Quote for the day:

"You never will be the person you can be if pressure, tension and discipline are taken out of your life." -- Dr James G Bilkey

Daily Tech Digest - April 18, 2018

Study Suggests Lack of Analytical Capability is Slowing IoT Adoption

IoT data is of no use if it isn’t analyzed appropriately, and descriptive analysis is essential for gaining a more granular view of specific processes. Prescriptive analysis matters as well; creating a strong feedback loop to optimize and even automate data analysis can create a much more powerful system. Artificial intelligence can be a cornerstone technology. Predictive capabilities are key to maximizing IoT resources, and effective IoT management involves recognizing patterns and responding accordingly. The power of IoT devices comes with a risk: Security. Capgemini stresses the importance of ground-up security investment, as a flawed architecture will always present certain risks even if it’s patched and monitored. ... Other components of a company’s resources need to be secured as well, but it’s important to recognize the unique nature of IoT devices and implement appropriate solutions instead of trying to fold IoT devices underneath a broader, but incompatible, security umbrella.

Using intelligence to advance security from the edge to the cloud

Security increasingly is a team sport not only within an enterprise but across the customer network. Intelligence data, in particular, gets better with additional signals coming in, and so we’re increasing the ability for customers and partners to collaborate with us, with one another and with their own customers. Today we’re announcing the preview of a new Microsoft Graph security API for connecting to Microsoft products powered by the Microsoft Intelligent Security Graph. The new security API provides an integration point that allows technology partners and customers to greatly enhance the intelligence of their products to speed up threat investigation and remediation. Already, leading companies like Palo Alto Networks, PwC and Anomali are exploring the security API for their own solutions. And because we’re committed to collaborating with customers and partners to enable integration between Microsoft’s security technology and the broader ecosystem, we are also announcing the new Microsoft Intelligent Security Association.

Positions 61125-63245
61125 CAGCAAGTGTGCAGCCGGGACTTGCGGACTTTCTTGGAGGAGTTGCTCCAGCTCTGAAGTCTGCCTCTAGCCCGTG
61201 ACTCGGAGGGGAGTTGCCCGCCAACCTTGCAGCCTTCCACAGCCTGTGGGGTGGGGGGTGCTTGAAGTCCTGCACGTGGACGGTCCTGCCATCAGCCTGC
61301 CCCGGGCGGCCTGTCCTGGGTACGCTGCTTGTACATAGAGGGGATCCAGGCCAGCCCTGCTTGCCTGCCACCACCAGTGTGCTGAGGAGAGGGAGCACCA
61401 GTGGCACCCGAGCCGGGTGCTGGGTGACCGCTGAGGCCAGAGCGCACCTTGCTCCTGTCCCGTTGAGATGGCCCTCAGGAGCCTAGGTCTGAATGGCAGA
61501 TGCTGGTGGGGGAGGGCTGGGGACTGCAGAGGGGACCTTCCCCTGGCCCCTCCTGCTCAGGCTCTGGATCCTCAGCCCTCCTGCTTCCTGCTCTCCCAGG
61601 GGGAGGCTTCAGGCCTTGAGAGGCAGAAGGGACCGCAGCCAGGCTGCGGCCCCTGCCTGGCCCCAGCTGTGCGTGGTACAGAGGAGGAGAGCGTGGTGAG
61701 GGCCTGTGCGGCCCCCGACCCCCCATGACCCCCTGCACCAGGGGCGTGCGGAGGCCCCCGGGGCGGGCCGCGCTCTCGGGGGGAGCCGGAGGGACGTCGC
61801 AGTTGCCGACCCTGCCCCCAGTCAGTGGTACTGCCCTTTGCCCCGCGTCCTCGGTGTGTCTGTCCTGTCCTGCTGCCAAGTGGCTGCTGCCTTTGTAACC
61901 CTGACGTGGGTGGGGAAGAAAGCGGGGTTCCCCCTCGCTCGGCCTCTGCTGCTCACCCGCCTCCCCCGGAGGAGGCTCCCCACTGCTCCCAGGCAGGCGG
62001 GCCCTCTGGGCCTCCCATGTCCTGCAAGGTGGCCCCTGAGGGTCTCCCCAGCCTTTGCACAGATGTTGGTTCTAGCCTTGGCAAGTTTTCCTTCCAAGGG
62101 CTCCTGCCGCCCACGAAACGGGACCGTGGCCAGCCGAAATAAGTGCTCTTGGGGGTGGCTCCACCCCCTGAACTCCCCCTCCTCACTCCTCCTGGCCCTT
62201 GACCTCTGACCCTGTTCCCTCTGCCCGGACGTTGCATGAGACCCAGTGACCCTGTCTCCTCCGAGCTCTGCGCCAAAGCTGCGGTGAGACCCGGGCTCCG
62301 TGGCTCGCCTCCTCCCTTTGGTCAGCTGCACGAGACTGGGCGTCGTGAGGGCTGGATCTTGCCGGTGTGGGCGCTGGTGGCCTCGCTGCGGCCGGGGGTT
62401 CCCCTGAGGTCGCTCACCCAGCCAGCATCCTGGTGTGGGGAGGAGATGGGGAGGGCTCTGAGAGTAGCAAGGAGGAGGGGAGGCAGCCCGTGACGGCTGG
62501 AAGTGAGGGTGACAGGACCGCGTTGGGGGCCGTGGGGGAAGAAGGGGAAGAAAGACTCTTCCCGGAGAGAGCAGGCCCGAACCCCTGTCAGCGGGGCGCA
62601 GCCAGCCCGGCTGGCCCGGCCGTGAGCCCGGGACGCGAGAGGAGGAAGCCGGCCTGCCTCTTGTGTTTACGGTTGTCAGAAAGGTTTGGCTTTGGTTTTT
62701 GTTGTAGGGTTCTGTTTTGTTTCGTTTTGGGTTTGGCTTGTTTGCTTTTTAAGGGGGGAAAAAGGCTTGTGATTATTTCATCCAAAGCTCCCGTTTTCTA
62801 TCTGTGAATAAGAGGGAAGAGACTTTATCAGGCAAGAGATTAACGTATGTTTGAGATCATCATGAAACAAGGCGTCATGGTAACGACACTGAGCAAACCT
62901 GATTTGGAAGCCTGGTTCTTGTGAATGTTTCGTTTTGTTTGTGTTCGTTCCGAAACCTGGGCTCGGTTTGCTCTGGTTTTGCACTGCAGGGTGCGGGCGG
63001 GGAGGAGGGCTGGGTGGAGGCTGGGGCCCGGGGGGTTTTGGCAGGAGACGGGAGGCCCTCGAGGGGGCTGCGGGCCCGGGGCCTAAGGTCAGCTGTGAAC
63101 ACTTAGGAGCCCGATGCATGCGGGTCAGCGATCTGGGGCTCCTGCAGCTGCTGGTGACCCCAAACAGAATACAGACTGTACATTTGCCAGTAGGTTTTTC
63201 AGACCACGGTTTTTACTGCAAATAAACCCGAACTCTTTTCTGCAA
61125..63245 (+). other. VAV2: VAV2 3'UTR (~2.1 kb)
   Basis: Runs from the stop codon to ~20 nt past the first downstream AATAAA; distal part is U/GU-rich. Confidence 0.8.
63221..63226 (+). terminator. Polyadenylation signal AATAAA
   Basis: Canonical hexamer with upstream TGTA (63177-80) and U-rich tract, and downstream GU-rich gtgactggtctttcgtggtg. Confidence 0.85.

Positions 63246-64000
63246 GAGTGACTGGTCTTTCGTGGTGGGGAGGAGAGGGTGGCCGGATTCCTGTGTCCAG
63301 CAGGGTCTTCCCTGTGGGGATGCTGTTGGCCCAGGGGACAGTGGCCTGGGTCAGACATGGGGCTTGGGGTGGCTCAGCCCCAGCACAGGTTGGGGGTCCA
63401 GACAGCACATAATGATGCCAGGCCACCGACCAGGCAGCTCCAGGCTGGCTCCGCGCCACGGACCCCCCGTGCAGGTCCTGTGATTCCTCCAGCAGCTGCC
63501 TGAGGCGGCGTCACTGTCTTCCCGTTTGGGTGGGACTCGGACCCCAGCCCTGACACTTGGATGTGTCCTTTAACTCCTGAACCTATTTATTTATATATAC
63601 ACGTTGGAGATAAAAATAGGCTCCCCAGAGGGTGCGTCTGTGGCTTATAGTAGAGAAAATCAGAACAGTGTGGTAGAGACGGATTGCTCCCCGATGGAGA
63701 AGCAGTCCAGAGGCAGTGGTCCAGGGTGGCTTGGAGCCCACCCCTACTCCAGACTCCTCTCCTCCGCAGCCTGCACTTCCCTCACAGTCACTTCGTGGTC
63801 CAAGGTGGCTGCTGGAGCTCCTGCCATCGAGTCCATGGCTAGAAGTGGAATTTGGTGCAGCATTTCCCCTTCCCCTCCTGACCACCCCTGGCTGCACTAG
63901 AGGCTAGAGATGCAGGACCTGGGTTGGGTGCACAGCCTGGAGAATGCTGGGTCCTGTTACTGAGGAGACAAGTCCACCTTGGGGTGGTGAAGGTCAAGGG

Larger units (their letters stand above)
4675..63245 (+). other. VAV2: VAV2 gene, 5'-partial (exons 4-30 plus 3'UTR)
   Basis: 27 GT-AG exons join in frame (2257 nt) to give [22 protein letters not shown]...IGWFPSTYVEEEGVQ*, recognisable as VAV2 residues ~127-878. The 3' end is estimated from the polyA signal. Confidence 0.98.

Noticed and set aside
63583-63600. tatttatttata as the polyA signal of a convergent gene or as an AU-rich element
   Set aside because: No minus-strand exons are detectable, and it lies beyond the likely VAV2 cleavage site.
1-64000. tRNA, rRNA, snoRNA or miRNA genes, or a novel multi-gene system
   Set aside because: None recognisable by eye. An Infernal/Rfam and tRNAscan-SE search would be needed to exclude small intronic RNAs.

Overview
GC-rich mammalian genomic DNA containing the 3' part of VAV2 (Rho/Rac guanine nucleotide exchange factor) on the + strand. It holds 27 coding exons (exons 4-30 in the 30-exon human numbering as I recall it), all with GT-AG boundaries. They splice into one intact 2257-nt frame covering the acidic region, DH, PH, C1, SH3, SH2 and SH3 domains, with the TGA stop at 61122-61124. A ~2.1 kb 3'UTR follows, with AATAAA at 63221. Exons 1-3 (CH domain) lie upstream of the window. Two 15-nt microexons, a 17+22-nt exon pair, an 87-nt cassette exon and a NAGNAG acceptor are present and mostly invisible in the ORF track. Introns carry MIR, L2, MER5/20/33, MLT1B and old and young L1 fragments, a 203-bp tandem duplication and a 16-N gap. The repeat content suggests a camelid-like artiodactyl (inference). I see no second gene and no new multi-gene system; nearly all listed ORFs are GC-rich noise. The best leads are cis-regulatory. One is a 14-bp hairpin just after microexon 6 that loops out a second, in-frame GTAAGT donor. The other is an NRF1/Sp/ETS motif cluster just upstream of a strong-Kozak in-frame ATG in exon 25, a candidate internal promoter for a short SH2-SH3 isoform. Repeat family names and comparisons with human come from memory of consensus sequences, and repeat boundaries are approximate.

Security budgets up, but talent scarce, says Isaca

The data also shows that gender disparity can be mitigated through effective diversity programs. In organisations with a diversity program, men and women are much more likely to agree that men and women have the same career advancement opportunities. Some 87% of men said they have the same opportunities, compared with 77% of women. Another positive finding is that security managers are seeing a slight improvement in the number of qualified candidates. Last year, 37% said fewer than 25% of candidates for security positions were sufficiently qualified. This year, that number dropped to 30%. Budgets are also increasing, with 64% of respondents indicating that security budgets will increase this year, compared with 50% last year. “This research suggests that the persistent cyber security staffing problem is not a financial one. Even though enterprises have more budget than ever to hire, the available workforce lacks the skills organisations critically need,” said Isaca CEO Matt Loeb.

Cryptographers spank blockchain, social media

Marlinspike said blockchain's distributed nature can show value, but he said the problem is that there are not many apps where distributed is valued. "The consumer space sees zero value," he added, noting that blockchain reminds him of the peer-to-peer crazy in the early 2000s. "There were a lot of people with a lot of enthusiasm and ideas about a lot of great things, but it was not very sound." Marlinspike had similar feelings on social media, which he said has suffered a substantial perception hit in the past year. "The utopian narratives of connecting the world and organizing information is coming to an end.," he said. "Across all contexts and political spectrums, people are seeing social technology less as a hopeful tool for a brighter, better tomorrow and more like weapons everyone simultaneously thinks are in the wrong hands." He said this has direct consequences on society and things people are doing [at RSA] and what people and thinking in the worlds of privacy and cryptography."